15
1978 Brazilian Grand Prix
5
1978 South African Grand Prix
DNQ
1978 United States Grand Prix West
10
16th 4
Shadow Racing Cars Shadow DN9 1978 Monaco Grand Prix
DNQ
1978 Belgian Grand Prix
Ret
1978 Spanish Grand Prix
15
1978 Swedish Grand Prix
5
1978 French Grand Prix
Ret
1978 British Grand Prix
Ret
1978 German Grand Prix
DNQ
1978 Austrian Grand Prix
NC
1978 Dutch Grand Prix
DNQ
1978 Italian Grand Prix
NC
1978 United States Grand Prix
14
1978 Canadian Grand Prix
DNQ
1979 Formula One season WilliamsF1 WilliamsF1 Williams FW06 Cosworth DFV V8 1979 Argentine Grand Prix
10
1979 Brazilian Grand Prix
15
1979 South African Grand Prix
9
1979 United States Grand Prix West
Ret
5th 29 (32)
WilliamsF1 Williams FW07 1979 Spanish Grand Prix
Ret
1979 Belgian Grand Prix
Ret
1979 Monaco Grand Prix
2
1979 French Grand Prix
6
1979 British Grand Prix
1
1979 German Grand Prix
2
1979 Austrian Grand Prix
5
1979 Dutch Grand Prix
Ret
1979 Italian Grand Prix
3
1979 Canadian Grand Prix
3
1979 United States Grand Prix
Ret
1980 Formula One season Unipart Ensign (racing team) Ensign (racing team) Ensign N180 Cosworth DFV V8 1980 Argentine Grand Prix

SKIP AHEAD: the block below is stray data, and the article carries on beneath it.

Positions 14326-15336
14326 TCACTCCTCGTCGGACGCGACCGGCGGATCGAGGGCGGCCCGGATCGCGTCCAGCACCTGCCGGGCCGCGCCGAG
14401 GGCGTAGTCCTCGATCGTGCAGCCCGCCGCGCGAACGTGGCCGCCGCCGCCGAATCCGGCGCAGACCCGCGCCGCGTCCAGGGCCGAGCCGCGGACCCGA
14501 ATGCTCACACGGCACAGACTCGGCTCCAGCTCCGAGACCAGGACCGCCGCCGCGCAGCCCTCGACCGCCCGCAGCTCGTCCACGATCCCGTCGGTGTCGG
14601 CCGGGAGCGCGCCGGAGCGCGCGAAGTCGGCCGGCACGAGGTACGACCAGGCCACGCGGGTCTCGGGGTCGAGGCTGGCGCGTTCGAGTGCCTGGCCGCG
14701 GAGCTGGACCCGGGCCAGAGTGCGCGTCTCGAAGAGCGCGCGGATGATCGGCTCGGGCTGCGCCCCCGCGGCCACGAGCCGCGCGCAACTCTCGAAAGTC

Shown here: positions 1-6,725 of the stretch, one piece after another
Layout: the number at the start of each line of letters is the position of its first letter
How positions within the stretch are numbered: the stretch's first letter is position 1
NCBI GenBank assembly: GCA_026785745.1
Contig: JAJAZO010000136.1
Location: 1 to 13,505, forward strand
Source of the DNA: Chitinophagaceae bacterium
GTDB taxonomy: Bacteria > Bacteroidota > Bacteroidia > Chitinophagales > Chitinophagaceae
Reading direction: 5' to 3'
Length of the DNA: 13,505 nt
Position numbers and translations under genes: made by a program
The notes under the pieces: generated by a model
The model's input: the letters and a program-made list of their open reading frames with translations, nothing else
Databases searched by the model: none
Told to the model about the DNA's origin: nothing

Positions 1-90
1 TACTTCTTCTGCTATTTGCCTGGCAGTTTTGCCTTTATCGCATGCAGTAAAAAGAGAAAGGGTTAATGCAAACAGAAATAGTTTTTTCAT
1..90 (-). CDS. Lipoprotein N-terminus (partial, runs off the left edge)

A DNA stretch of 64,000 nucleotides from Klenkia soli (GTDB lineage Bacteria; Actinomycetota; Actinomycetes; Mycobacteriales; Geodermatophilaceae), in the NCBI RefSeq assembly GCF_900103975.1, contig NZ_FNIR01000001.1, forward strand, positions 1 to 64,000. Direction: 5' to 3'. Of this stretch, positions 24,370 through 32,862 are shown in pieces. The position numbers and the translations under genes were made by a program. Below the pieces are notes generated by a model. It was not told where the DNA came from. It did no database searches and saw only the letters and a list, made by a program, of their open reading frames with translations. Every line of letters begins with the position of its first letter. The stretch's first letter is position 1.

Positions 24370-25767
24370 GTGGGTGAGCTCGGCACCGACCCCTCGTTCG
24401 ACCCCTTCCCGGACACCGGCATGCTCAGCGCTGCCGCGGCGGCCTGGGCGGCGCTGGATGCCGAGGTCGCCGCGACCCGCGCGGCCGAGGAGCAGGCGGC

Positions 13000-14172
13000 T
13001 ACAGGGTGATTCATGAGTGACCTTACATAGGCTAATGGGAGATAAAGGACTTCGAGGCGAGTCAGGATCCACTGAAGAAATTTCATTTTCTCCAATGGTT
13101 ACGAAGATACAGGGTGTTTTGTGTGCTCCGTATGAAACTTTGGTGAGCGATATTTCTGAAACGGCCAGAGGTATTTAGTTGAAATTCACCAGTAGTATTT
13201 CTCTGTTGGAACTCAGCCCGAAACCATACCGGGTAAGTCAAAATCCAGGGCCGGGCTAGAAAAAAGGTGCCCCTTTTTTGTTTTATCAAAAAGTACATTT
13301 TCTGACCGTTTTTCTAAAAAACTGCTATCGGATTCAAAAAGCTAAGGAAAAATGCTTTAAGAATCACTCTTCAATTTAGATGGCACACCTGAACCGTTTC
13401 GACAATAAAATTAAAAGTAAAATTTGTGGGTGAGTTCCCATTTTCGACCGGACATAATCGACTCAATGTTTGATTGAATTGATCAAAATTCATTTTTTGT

NC
1980 Brazilian Grand Prix
Ret
1980 South African Grand Prix
9
1980 United States Grand Prix West
Ret
1980 Belgian Grand Prix
1980 Monaco Grand Prix
1980 French Grand Prix
1980 British Grand Prix
1980 German Grand Prix
1980 Austrian Grand Prix
1980 Dutch Grand Prix
1980 Italian Grand Prix
1980 Canadian Grand Prix
1980 United States Grand Prix
NC 0
Awards
Preceded by
Flag of Switzerland Werner Dössegger
Swiss Sportspersonality of the year
1974
Succeeded by
Flag of Switzerland Rolf Bernhard
Sporting achievements
Preceded by
Flag of France Johnny Servoz-Gavin
Formula Two
Formula Two

1970
Succeeded by
Flag of Sweden Ronnie Peterson
Preceded by
Flag of the United Kingdom Jackie Stewart
Race of Champions (Brands Hatch)
1971
Succeeded by
Flag of Brazil Emerson Fittipaldi

References

Bibliography

  • Regazzoni, C. (1982). È questione di cuore. Sperling & Kupfer. ISBN 978-8820002138. 
  • Gill, Barrie (1976). "The World Championship 1975". John Player & Sons Motorsport yearbook 1976. Queen Anne Press Ltd.. ISBN 0-362-00254-1. 
  • Roebuck, Nigel (1986). Grand Prix Greats. Book Club Associates. p. 140. ISBN 0-85059-792-7. 
  • David Tremayne. "Chapter 19 - A Moment Of Desperate Sadness". The Lost Generation. Haynes Publishing. p. 239. ISBN 1-84425-205-1. 

Footnotes

  1. 1.0 1.1 Up until 1990 Formula One season, not all points scored by a driver contributed to their final World Championship tally (see List of Formula One World Championship pointscoring systems for more information). Numbers without parentheses are Championship points; numbers in parentheses are total points scored.